Today is Earth Day. Have you reflected on how your choices influence our future?
There is no better day than today to think about your environmental footprint and the impact of what you do on the beautiful world we live in. Frequently, Earth Day is also a day on which we collectively point fingers and assign blame or, contrastingly, set examples and bestow accolades. Eating meat is bad for carbon emissions but planting trees is good, and so on. Unfortunately, such simplified ideas do not always represent reality or are based on misleading assumptions.

A popular narrative in the press over the past year is that cryptocurrencies, and Bitcoin in particular, are environmental outlaws. You may have heard that one Bitcoin transaction is equivalent to a million Visa transactions, or that the contribution of Bitcoin to climate change is similar to a country like the Netherlands. Frequently, this negative portrayal of the underlying technology of Bitcoin reflects onto other cryptocurrencies or the blockchain in general. This is like saying that since my brother is a criminal, I must be a criminal, too. It is also a myopic view – data centres worldwide use three and a half times (350%) the energy of the Bitcoin network , but people are not suggesting we stop binge-watching Breaking Bad or give up email.

Bitcoin appears to have a large carbon footprint due mainly to its proof of work consensus (POW) which requires intense computing power to ‘mine’ the coins. However, this mechanism has the benefit of being truly decentralised and makes transactions more secure than crypto currencies based on other consensus protocols such as proof of stake (POS). New cryptocurrencies, based on Avalanche (AVAX) or Binance Smart Chain (BSC) are much less environmentally impactful and have an energy consumption that is in the same order of magnitude as existing payment systems such as Mastercard or Visa.

We need to reduce the energy consumption of crypto currencies but that does not necessarily mean that we should dismantle cryptocurrencies. The truth is that progress is essential and fundamental to a growing human condition. So the dilemma is how can we drive progress and at the same time heal our environmental wounds? Past decades have brought progress – the Industrial Age of manufacturing, cars in every garage, computers in every home – but these came at a cost we didn’t realise until recently. Today, we have the foresight of knowing that we need evolution but should offset the harm with the benefits it can create.

The pace of change and adoption could be on our side.
Blockchain and cryptocurrencies are a new technology with an incredible pace of development. There are so many opportunities for improvement and innovation (think of surfing the Internet on AOL or trying to find information on Ask Jeeves). In evolutionary terms crypto is at inception, like the Wright brothers launching their prototype ‘flying machine’ off that sand dune in Kitty Hawk, North Carolina. Yet, pundits compare the crypto industry with existing legacy systems that are as mature as an Airbus A380.

The Web3 evolution will take decades, but its acceleration and impact have already ignited. After all, the Internet was born in the 1960s at DARPA. It was a full 30 years later before email reached wide adoption and it took a full 57 years for it to reach a point where Tik-Tok taught your mom how to do the Polly Shuffle! Judging Bitcoin and cryptocurrencies on what is happening now and not what they could be in the future, misses the point. When you dive deep, crypto currencies would appear to be much better for the environment than legacy payment or transaction systems. One of the very cool features of crypto is smart contracts. This software-driven action allows users to execute specific transactions automatically decreasing intermediation costs and environmental footprint. Look at their potential differently: how many business trips could be avoided? How many transactions can be performed online while saving environmental, social and financial resources? How much of the electricity requirements of Bitcoin mining and consensus could be shifted to renewable energy sources?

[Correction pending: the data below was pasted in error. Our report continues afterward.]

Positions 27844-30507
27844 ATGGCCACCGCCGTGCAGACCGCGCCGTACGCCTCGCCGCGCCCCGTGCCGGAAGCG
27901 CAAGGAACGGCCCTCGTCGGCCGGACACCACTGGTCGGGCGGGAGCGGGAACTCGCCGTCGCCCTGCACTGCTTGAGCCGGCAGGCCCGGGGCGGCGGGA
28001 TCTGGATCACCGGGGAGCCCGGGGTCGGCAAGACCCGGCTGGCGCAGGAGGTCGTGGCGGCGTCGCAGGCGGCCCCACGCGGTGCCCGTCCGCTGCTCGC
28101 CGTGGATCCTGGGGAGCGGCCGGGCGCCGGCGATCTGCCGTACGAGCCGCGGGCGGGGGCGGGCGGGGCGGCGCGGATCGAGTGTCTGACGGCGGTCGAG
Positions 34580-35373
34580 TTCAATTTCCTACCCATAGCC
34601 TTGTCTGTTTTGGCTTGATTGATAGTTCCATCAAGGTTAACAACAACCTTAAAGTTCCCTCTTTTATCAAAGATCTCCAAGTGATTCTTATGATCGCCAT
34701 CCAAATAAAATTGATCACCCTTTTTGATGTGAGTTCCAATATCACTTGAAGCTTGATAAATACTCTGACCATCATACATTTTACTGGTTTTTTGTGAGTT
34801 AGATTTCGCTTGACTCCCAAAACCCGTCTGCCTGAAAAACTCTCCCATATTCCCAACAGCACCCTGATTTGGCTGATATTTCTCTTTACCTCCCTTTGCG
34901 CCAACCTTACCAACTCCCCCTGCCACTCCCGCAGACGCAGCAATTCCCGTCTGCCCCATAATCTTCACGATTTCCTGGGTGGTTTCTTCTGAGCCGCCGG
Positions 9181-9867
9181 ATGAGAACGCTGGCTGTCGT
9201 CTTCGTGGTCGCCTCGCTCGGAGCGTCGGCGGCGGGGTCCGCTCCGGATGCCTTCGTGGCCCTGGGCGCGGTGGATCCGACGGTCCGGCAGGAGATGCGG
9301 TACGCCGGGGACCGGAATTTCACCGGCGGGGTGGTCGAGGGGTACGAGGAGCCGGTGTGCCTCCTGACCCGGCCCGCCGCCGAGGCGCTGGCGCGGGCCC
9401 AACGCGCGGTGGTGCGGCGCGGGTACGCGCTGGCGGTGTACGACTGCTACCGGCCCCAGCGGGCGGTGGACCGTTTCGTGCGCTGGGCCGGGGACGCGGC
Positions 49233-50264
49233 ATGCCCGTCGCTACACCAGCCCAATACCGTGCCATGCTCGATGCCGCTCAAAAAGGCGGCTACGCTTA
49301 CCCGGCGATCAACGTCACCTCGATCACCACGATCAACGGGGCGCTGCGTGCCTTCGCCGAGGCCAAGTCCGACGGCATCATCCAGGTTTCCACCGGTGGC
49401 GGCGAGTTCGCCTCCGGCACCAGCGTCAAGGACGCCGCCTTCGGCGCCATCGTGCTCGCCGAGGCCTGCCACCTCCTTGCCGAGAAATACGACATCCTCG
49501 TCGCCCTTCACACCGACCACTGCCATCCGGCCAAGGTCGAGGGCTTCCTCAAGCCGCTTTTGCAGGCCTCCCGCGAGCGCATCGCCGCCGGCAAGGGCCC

The contribution of Bitcoin and cryptocurrencies to society in general, is controversial. Even so, the technology is new and incremental improvements in efficiency are already coming.
Ethereum is transitioning from a Proof of Work to a Proof of Stake consensus mechanism, zero-knowledge (ZK) roll-ups aggregate transactions before they put them on the network, reducing the work involved in transacting and thus the energy consumed. Initiatives like the Crypto Climate Accord are working to decarbonize the carbon sector. Green coding practices, focusing on creating programming code that has minimal energy consumption, are under development. DAOs buying carbon offsets have huge traction. Innovative companies are developing greener and efficient mining practices by utilising wasted electricity to mine bitcoin and using the proceeds to pay for more renewable sites. Imagine that future – Bitcoin mining saves the planet!

Cryptocurrencies and blockchain are not perfect but have huge potential and if used correctly, have the potential of leaving this world better than we found it. Jump on board the Web3 train now, rather than watching it leave the platform! To help this nascent technology improve, take steps to educate yourself (Chamonix Crypto is here to educate executives on Web3) and then jump aboard. So, on Earth Day ask yourself one question: Shouldn’t I give it a try?